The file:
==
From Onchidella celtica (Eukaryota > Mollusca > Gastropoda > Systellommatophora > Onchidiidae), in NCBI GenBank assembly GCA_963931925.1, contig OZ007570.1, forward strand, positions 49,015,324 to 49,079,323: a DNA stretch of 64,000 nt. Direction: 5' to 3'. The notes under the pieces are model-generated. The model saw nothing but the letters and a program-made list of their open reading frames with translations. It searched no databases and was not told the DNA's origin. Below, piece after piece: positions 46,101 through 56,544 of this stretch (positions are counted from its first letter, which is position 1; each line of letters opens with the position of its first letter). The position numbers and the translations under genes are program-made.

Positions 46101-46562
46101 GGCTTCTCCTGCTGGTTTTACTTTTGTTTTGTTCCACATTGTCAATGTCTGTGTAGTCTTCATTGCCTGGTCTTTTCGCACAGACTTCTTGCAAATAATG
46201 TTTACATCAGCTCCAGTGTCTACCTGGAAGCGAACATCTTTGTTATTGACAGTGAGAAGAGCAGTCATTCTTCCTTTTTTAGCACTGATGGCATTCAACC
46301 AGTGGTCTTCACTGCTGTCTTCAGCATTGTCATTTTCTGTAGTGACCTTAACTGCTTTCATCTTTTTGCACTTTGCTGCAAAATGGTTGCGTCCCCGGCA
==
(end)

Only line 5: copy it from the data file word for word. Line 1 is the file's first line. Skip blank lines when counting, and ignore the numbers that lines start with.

46301 AGTGGTCTTCACTGCTGTCTTCAGCATTGTCATTTTCTGTAGTGACCTTAACTGCTTTCATCTTTTTGCACTTTGCTGCAAAATGGTTGCGTCCCCGGCA